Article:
From hanging out, a relationship can go two ways. The first is “hooking up,” which communicates the pair is simply making out (younger teens) or engaging in more intimate activities (older teens). This phrase is vague and does not strictly indicate which level of physical intimacy is occurring, which is why teens use it so much (we love our privacy!). When a pair is hooking up or hanging out, it is up to them to determine whether they are exclusive; neither phrase indicates anything 100%!
The most exclusive type of teen relationship is dating. When two teens are dating, they are exclusive and committed to one another. This is often when healthy and unhealthy relationships and boundaries should be discussed, to ensure your teen knows that it is OK to leave the relationship or set boundaries as needed.
What resources can I share with my teen if they want additional support?
One of the first steps is to acknowledge and appreciate that your teen felt safe and comfortable enough to ask for help. Remind your teen that you are always there for them, but also understand that there may be times when they want or need to turn to other forms of support. Kids and adults alike can benefit from feeling supported by multiple trusted people!
For teen-specific support around dating abuse, teens can contact Love is Respect by calling 866-331-9474, chatting live with a trained professional on loveisrespect.org, or texting LOVEIS to 22522. For additional support around dating abuse, you or your teen can also call the National Domestic Violence Hotline at 800-799-7233, 24/7.
In addition to resources related to teen dating abuse, there are also more general mental health resources. The Crisis Text Line (text “HELLO” to 741741) is specifically designed for kids/teens in times of need. Reminding your teen that resources like these are confidential might also ease some worries.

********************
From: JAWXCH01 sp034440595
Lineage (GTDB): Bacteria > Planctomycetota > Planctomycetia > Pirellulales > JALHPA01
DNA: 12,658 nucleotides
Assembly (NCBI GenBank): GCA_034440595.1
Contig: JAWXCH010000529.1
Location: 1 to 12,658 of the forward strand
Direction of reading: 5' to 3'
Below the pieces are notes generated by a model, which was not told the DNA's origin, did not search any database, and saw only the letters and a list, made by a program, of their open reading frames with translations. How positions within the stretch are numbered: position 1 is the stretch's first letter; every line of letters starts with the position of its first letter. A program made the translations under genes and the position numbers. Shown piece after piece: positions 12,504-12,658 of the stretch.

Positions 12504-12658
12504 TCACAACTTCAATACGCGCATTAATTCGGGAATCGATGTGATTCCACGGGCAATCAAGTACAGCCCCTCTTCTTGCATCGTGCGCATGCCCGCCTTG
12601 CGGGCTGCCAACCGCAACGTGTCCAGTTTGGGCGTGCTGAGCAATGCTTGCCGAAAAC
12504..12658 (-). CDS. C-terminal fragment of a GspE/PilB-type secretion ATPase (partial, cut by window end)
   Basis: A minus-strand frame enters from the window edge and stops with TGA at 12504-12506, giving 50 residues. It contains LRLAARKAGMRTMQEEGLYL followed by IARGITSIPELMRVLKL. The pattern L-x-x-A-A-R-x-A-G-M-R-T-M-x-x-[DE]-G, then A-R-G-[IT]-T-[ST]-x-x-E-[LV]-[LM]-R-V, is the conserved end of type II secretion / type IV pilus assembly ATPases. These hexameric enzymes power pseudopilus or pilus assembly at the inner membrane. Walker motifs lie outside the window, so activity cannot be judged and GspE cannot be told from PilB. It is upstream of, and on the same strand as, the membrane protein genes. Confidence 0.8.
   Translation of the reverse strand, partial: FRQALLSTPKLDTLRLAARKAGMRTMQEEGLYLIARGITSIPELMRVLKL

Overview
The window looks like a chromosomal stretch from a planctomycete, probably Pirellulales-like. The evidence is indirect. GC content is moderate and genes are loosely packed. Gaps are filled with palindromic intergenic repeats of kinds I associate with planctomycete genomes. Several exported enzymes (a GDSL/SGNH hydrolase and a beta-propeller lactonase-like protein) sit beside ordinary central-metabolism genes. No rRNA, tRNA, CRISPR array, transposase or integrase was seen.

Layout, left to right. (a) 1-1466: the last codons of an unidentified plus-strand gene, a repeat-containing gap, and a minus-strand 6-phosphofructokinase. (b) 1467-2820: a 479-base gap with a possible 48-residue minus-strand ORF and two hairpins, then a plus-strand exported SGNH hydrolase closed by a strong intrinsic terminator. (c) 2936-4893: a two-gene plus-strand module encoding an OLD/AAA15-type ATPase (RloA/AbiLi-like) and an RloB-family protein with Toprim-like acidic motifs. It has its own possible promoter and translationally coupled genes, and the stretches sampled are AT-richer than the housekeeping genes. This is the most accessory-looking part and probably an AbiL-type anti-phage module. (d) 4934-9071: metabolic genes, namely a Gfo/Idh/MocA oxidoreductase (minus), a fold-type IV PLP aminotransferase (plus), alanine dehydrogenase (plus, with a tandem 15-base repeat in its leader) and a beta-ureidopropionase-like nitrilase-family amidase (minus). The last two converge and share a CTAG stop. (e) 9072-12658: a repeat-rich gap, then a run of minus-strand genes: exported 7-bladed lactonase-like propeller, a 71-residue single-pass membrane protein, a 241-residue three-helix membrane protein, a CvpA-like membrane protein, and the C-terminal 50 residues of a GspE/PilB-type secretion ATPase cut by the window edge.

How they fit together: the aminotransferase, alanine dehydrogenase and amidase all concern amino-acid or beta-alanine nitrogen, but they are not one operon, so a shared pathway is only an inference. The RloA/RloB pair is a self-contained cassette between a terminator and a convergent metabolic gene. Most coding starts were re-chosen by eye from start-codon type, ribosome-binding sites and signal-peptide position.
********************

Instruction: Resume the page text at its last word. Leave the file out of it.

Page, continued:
Ask your teen if they are looking and hoping for more long-term support, which could include getting your teen a therapist. Mental Health Connect is a free, confidential information and referral service at JF&CS. Call 781-693-5562 or email firstname.lastname@example.org to speak with a JF&CS mental health professional who will take the time to understand your situation and connect you with expert advice and appropriate resources, including matches to therapists.
Finally, teens may benefit from online communities where they can connect with people their age who are experiencing or have experienced similar hardships. Resources for an online community are platforms like TeenLine or Teen Forums.
Thanks for reading, and we hope this can be a helpful resource!
JF&CS TeenSafe is partnering with CJP’s Jewish Teen Initiative to engage more teens in educating our community about how to identify unhealthy behaviors in relationships and seek help when needed. Teen Dating Violence Awareness Month is spearheaded by Love Is Respect, a national resource for dating abuse prevention. Throughout the month, TeenSafe Peer Leadership Fellows will speak on important topics relating to teen dating abuse and healthy relationships through blog posts and Instagram posts. Please follow @teenSafe_jfcs on Instagram.
Abby Mahr is a senior at Westborough High School and has been a TeenSafe Peer Leader for the past three years. She is passionate about engaging our community’s youth in conversations surrounding healthy relationships and self-advocacy.
Maya Loewenberg attends Gann Academy and is in her junior year. She originally got involved with TeenSafe to learn more about what teen dating abuse is and is now passionate about educating teens on the importance of healthy relationships.